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Kyle’s Campaign Can Wait: This is Lester’s Year

 

Courtesy of NBC Chicago/Getty Images
Courtesy of NBC Chicago/Getty Images

The momentum behind Kyle Hendricks as a Cinderella Cy Young favorite has become palpable since the start of August.  What were once raised eyebrows followed by “Hey, the Cubs’ Number Five starter has been pretty good” have snowballed into all-out declarations that Hendricks, on the strength of his MLB-leading ERA, deserves to be the front-runner for baseball’s most coveted pitching trophy.  If Kyle is able to continue the run he’s been on over his past 21 starts, he’ll most certainly have most of the Chicago media and a good number of other baseball pundits in his corner.

But to this point, Hendricks is not the best pitcher in baseball.  In fact, he’s not the best on his own team.  And unless Jon Lester slips up in a start or two over the last couple weeks of 2016, he is the most deserving candidate from the Cubs’ historically good 2016 starting staff.

Objectively, the Cy Young Award winner if the season ended today should be Max Scherzer.  He has both the quantity and rate statistics to back this up: leading the league in Innings, Strikeouts, WHIP, K/BB, and WAR while taking on a large in-game workload as well (Scherzer has thrown over 100 pitches nine times this year; by comparison, Hendricks has done so just twice).  Scherzer is The Guy you’d want taking the ball in a one-game playoff over all other pitchers in the sport, especially given Clayton Kershaw’s uneven career in the postseason.  Scherzer is a baaaaaaaad man.  A man who’s very likely going to win the Cy Young.

Courtesy of FoxSports.com
Courtesy of FoxSports.com

But after him?  Most writers are penciling in Kyle.  His ERA and ERA+ are the best arguments in his favor, in addition to the novelty he provides as a relatively soft-tossing pitcher in an era of flame-throwers.  This is the exact reason why many consider him the rightful winner of the Cy Young this year:  He’s a pitcher, someone who relies on intelligence and preparation along with a tremendous change-up he has learned to leverage in ways few other righties can in this day and age.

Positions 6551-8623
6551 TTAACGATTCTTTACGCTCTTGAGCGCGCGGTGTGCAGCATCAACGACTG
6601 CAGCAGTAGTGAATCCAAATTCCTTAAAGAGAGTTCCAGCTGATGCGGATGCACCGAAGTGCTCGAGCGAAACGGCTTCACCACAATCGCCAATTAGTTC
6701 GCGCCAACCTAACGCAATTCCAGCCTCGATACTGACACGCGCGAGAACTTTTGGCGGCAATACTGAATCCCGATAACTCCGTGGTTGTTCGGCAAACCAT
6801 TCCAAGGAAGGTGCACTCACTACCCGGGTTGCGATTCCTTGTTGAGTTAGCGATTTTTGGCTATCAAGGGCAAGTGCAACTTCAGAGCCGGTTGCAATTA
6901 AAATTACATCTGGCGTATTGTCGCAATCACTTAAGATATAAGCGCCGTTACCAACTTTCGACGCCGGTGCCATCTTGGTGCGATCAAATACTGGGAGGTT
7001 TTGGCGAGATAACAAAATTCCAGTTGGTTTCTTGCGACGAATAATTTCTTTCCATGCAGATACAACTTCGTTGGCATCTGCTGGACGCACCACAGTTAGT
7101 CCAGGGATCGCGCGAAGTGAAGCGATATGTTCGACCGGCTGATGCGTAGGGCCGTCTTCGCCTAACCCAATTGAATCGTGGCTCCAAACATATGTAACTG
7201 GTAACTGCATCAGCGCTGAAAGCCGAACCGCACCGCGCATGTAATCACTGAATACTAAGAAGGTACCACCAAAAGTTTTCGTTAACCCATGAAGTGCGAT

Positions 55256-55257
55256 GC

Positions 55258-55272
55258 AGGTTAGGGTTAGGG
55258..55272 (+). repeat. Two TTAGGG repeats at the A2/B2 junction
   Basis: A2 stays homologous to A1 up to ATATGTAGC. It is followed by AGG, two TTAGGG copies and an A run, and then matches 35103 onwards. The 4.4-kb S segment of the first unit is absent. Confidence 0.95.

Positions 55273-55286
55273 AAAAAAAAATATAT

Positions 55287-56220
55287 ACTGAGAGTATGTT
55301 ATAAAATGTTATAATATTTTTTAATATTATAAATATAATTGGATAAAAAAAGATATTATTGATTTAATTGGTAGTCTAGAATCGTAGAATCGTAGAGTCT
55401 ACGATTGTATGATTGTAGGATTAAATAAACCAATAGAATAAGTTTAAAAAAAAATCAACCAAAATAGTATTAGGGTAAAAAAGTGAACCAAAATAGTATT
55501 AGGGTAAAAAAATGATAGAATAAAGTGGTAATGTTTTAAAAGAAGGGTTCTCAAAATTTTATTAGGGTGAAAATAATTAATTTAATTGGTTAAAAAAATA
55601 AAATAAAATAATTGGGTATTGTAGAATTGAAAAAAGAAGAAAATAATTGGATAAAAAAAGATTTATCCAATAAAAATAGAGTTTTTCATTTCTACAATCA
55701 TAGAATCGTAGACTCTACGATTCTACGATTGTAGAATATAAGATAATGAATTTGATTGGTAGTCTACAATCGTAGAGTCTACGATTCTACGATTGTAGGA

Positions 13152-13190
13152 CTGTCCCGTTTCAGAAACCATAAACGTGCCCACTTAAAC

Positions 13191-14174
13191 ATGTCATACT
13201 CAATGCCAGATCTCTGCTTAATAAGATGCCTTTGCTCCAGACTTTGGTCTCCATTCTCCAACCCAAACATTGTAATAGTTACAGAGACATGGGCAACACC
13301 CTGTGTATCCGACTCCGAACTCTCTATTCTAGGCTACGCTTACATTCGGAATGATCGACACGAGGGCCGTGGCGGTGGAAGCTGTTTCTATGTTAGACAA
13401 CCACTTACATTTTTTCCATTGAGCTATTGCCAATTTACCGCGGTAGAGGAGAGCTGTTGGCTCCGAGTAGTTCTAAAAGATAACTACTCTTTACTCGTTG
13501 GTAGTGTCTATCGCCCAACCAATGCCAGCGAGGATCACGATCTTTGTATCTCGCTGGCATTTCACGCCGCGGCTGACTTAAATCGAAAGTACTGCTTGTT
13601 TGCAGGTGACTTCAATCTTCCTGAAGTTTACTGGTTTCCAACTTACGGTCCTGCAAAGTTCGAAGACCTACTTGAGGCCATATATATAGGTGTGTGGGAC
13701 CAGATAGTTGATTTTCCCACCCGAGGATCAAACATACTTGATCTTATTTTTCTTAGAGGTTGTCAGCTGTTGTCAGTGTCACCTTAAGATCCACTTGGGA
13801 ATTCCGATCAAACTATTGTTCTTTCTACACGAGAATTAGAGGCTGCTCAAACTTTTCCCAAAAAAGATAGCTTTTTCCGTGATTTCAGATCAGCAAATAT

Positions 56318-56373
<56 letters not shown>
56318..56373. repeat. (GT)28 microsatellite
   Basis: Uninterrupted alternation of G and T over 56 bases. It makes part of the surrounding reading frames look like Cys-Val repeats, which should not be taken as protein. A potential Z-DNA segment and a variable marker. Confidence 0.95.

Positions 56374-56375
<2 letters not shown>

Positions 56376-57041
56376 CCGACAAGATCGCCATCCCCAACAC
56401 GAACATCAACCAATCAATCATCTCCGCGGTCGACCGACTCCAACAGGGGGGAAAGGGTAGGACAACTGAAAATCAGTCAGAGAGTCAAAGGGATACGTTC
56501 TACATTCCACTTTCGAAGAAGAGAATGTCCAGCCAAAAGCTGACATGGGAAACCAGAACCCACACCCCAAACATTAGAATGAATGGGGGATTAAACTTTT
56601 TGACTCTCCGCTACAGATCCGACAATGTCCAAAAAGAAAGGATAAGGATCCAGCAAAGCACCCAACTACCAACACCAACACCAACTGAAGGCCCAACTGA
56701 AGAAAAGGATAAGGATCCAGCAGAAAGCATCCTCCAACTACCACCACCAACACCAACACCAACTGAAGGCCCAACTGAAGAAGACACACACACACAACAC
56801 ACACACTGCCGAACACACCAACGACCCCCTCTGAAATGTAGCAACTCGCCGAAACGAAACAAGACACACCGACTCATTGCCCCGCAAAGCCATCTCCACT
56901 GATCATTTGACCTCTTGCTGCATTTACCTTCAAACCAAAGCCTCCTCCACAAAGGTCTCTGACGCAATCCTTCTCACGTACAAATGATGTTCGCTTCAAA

But Lester?  He’s been better.

Every Monday, I’ll be releasing my Cy Young Tracker, which takes a look at several factors and determines which pitchers are most likely to win the Cy Young based on 1) their prevalence among the league leaders in several important categories, and 2) how often they are dominant.  When it comes to dominance, Lester blows Hendricks away:

gems

A “Gem,” as defined by SABRmetric overlord Bill James, as “any start with a Game Score of 65 or higher.”  To get a Game Score of 65 is difficult… on August 27th, Lester threw 6 innings, giving up just one run on five hits while striking out 8 against just two walks.  His Game Score? 64.

What this shows is that Lester has been a front-of-the-rotation guy more often than Hendricks.  The fact that Hendricks strikes people out less than any other pitcher in his stratosphere is seen as a badge of honor.  My argument is that while impressive, it shouldn’t make him more deserving than others and blind voters to the competition.

Both have been great.  Both have insanely low BABIP, meaning Batting Average on balls in the field of play.  But this is more a testament to the Cubs’ otherworldly defense.  All 5 of the Cubs’ regular starters this season are in the Top 15 in BABIP in the Major Leagues (The only other teams with more than one pitcher in the Top 15 are the Tigers and Reds, with two apiece).

A stat I like to look at more is FIP, or Field Independent Percentage.  This looks at plate appearances that are only in the pitchers’ control, i.e. strikeouts, walks, home runs, etc.

In this stat, no pitcher in the Cubs’ rotation is in the Top 10.  Hendricks entered the day 11th in MLB.  By the end of the season, it may well be Lester who is ahead of him in this, meaning Lester is superior to Hendricks when controlling his own destiny.  More on this in a future post.

The main point is not to anoint Hendricks as the best pitcher on the Cubs’ staff.  Sure, Kyle is getting more of the press and is a media darling to swoop in and steal a Cy, but Jon Lester has been every bit the man the Cubs paid more than $150 million for in 2015.  Soon, he may have the hardware to back it up.

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Joel Fry
Joel Fry is a former radio show personality who hosted "The Saturday Night Sports Special" in Des Moines, IA. He also was a producer and guest host for "Out of Bounds" on ESPN 1700 out of Des Moines. He now writes for MLBMayhem.com and can be found posting an irritatingly high amount of sabermetric data on Twitter @JoelFryShow.
http://mlbmayhem.com

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